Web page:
Most of the time I keep control over my action items and use a simple task manager such as Microsoft To Do, Wunderlist, Things, Todoist. They are intuitive and simple to use, exactly what I like about them. I have them on my phone and on my desktop, which allows me to add action items whenever I need to. No lost notes anymore, everything is in one place and always accessible.

If you prefer a paper version you could use the Bullet Journal method, Filofax, or any of the systems available in office supply stores or online. The market for analog productivity tools has exploded over the last couple of years and offers a huge variety. Every single one claims it will help you get better organized and keep track of your work and tasks. It sounds a little bit like a miracle cure. Keep in mind that it’s still up to you to use it and make it work aka keep it easy and simple.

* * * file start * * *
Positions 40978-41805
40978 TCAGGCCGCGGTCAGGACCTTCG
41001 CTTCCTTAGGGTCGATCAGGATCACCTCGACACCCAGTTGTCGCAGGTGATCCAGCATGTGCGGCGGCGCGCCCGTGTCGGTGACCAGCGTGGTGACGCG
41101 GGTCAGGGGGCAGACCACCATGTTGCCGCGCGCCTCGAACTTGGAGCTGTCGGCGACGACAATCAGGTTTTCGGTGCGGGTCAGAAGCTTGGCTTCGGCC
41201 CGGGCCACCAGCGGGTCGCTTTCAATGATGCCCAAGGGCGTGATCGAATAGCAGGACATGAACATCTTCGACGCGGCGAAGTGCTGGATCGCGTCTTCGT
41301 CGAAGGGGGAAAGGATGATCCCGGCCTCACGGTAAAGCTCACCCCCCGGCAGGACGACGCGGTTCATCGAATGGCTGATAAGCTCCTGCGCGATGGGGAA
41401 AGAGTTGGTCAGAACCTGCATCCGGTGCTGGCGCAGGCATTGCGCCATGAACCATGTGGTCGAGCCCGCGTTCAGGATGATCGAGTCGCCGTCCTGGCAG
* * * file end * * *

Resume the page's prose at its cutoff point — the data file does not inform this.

If you are part of a team determine what exactly you would like a cooperation management tool or project management tool to do for you and your team. This is not my strong suit and I only know a few such as Trello, Asana, Basecamp and ZOHO. But if I had to decide which one to use, I would ask around, watch online demos, and test-run the ones that fulfil my requirements and are easy to use.

I know I said it many times, but ease of use is always the highest priority for me. I want all the tools, programs and apps I use to support me and make my life easier – not the contrary.

If you have found a system, tool or app that works for you, keep it. There is truth in saying never change a running system. Except if you absolutely have to.

Having said that, change is the most reliable constant in life. Your work or work environment may change. That’s a great moment to check in with your habits (more about habits in part 2 as well), tools and systems. Do they still serve you or is it time to have a closer look and make some changes?

That’s it for today. If you have any wisdom to share, please do so. I’ll continue with part 2 of “Make Working from Home Work for You” in two weeks. Until then,

Regine

Accomplishing Silence – Happy New Year